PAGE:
Just outside the city of Shiraz, in Iran’s stark and arid south, lies the gravesite of Cyrus the Great, founder of the first empire in human history to declare religious tolerance for all its peoples. Cyrus, acclaimed in the Bible for allowing the Jews exiled by Babylonia to return to their homeland and rebuild their Temple in 538 BCE, lies in an unadorned and simple stone tomb, a reflection, historians say, of the man’s humble character.
Chai L’Yisrael, the cheaper of the two at $180 round trip from New York, is offering flights tied to the May 17 election for prime minister and parliament, the Knesset. The latter will decide the fate of the Orthodox religious parties.
Kesher’s round-trip flights are for an expected June 1 runoff between Prime Minister Benjamin Netanyahu of the right-wing Likud Party and Ehud Barak of the left-leaning One Israel Party. Kesher’s fares are $449 from New York and $649 from Los Angeles.
Two Brooklyn congressmen have joined a grassroots campaign to have the FBI officially designate the July 4 shootings at Los Angeles International Airport by an Egyptian gunman as a suspected terrorist attack.
"The FBI's failure to publicly acknowledge this fact is dangerous because it lessens the vigilance against similar acts ... in the near future," said Rep. Major Owens in a July 21 press statement.
Rep. Anthony Weiner, in a letter to FBI director Robert Mueller, urged Mueller to investigate the act as "a possible terrorist attack."
Former Sen. Paul Simon (D-Ill.) believes it is time for religious leaders to unite and take a stand against a growing social ill in America — poverty. The former Democratic presidential candidate with the trademark bow tie notes that it has been more than a generation since religious leaders such as Rev. Martin Luther King Jr., the Berrigan Brothers and Rabbi Abraham Joshua Heschel joined together for causes of moral concern.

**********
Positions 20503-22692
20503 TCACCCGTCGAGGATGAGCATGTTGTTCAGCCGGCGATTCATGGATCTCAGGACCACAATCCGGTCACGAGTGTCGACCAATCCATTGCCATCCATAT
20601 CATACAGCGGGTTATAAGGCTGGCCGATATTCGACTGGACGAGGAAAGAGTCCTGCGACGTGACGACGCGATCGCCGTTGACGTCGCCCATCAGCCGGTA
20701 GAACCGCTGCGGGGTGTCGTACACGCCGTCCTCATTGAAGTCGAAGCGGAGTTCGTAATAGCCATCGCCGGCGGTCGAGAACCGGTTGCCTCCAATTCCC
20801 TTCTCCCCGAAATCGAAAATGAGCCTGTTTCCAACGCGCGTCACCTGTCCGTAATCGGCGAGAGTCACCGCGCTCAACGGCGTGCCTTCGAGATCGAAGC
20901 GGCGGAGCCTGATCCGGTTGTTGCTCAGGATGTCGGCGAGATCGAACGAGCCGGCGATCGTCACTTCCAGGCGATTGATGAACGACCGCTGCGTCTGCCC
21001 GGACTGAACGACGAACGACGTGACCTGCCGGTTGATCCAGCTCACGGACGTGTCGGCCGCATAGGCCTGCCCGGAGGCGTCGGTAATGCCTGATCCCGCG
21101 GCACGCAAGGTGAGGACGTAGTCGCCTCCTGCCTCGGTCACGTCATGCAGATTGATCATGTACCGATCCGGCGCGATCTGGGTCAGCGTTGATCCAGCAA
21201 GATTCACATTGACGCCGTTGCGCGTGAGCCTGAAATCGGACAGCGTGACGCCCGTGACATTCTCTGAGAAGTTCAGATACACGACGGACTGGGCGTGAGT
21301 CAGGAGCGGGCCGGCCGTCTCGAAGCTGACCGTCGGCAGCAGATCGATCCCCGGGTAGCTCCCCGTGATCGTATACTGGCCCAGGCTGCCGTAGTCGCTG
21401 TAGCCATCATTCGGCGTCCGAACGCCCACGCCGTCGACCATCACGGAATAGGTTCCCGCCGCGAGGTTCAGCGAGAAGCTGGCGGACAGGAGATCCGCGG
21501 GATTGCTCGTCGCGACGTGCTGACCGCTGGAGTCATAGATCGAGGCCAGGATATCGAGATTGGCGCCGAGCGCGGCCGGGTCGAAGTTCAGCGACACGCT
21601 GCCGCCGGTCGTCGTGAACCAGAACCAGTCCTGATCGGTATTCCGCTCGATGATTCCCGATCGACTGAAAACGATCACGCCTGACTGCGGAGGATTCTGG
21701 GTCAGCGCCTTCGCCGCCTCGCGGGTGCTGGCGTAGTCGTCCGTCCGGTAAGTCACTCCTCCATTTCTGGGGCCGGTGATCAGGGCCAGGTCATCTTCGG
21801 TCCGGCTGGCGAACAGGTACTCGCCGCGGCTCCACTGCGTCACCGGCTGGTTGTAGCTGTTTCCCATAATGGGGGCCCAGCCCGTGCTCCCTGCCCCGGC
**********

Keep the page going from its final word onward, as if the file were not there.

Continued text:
Galveston, Texas — Shabbat services in a synagogue lobby. Volunteers fixing cemetery gravestones. A Jewish federation budget meeting.
Those are the signs of damage, and of recovery, in Southwest Texas three months after Hurricane Ike, the Category 2 storm that ranked as the worst to strike the United States this year and the third worst ever.
What will be the future of Catholic-Jewish dialogue if the international Jewish interfaith coalition known as IJCIC is officially disbanded?
That's the question facing Jewish interfaith leaders this week, following the surprising announcement by the Vatican's top Jewish liaison, Edward Cardinal Cassidy, that he considered the International Jewish Committee for Interreligious Consultation "no longer in existence " as a dialogue partner for the Vatican.
One of the nation's top Greek Orthodox events will feature two Jewish speakers. Author Elie Wiesel will be presented with the Athenagoras Humanitarian Award on Saturday night at the Annual Grand Banquet of the Order of St. Andrew.
Wiesel joins former President Jimmy Carter and the late Mother Theresa as past winners of the humanitarian prize.
A beaming Silvio Berlusconi accepted the Anti-Defamation League's Distinguished Statesman Award at a gala dinner in New York Tuesday night, a week after the Italian prime minister was skewered at home for defending the World War II reign of fascist dictator Benito Mussolini.
When New Jersey Gov. James McGreevey didn't like what state Poet Laureate Amiri Baraka had to say about Israelis in a poem about 9-11, he took action.
McGreevey, with the nearly unanimous support of the state Legislature, abolished the state-funded post through budget cuts several weeks ago to get rid of Baraka.
In recent weeks McGreevey has said he didn't like the "abhorrent" views of a Rutgers University pro-Palestinian student group that is sponsoring a national conference in October at the state-financed institution.
British Chief Rabbi Jonathan Sacks was hardly surprised when it was revealed that the suicide bomber who murdered three people in a Tel Aviv jazz club April 30 was a British Muslim.
"We have been warning the government for some years that extremist [Muslim] groups were operating in Britain, taking advantage of the extreme tolerance that Britain has," Rabbi Sacks said in a phone interview. "It isn't a complete surprise. But it is a wake-up call."